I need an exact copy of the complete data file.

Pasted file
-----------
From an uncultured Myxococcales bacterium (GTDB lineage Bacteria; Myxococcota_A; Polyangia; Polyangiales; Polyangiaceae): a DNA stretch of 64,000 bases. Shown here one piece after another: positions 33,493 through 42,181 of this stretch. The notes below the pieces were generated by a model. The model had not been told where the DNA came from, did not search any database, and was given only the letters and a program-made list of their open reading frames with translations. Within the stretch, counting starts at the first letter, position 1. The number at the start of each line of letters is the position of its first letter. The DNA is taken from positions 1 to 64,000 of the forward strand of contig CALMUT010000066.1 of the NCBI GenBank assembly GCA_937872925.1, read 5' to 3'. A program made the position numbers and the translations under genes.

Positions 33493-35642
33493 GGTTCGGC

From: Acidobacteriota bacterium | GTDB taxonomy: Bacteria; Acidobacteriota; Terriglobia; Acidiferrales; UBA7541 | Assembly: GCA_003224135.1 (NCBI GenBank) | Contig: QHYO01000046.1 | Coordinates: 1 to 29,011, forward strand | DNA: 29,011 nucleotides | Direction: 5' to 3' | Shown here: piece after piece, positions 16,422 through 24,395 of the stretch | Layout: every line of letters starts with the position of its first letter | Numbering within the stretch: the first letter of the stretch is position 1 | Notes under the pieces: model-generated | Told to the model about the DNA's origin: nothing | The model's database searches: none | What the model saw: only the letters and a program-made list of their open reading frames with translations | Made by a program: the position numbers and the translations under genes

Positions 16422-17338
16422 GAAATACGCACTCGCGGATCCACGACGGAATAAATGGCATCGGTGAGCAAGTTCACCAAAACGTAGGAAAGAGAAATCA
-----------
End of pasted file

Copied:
From an uncultured Myxococcales bacterium (GTDB lineage Bacteria; Myxococcota_A; Polyangia; Polyangiales; Polyangiaceae): a DNA stretch of 64,000 bases. Shown here one piece after another: positions 33,493 through 42,181 of this stretch. The notes below the pieces were generated by a model. The model had not been told where the DNA came from, did not search any database, and was given only the letters and a program-made list of their open reading frames with translations. Within the stretch, counting starts at the first letter, position 1. The number at the start of each line of letters is the position of its first letter. The DNA is taken from positions 1 to 64,000 of the forward strand of contig CALMUT010000066.1 of the NCBI GenBank assembly GCA_937872925.1, read 5' to 3'. A program made the position numbers and the translations under genes.

Positions 33493-35642
33493 GGTTCGGC

From: Acidobacteriota bacterium | GTDB taxonomy: Bacteria; Acidobacteriota; Terriglobia; Acidiferrales; UBA7541 | Assembly: GCA_003224135.1 (NCBI GenBank) | Contig: QHYO01000046.1 | Coordinates: 1 to 29,011, forward strand | DNA: 29,011 nucleotides | Direction: 5' to 3' | Shown here: piece after piece, positions 16,422 through 24,395 of the stretch | Layout: every line of letters starts with the position of its first letter | Numbering within the stretch: the first letter of the stretch is position 1 | Notes under the pieces: model-generated | Told to the model about the DNA's origin: nothing | The model's database searches: none | What the model saw: only the letters and a program-made list of their open reading frames with translations | Made by a program: the position numbers and the translations under genes

Positions 16422-17338
16422 GAAATACGCACTCGCGGATCCACGACGGAATAAATGGCATCGGTGAGCAAGTTCACCAAAACGTAGGAAAGAGAAATCA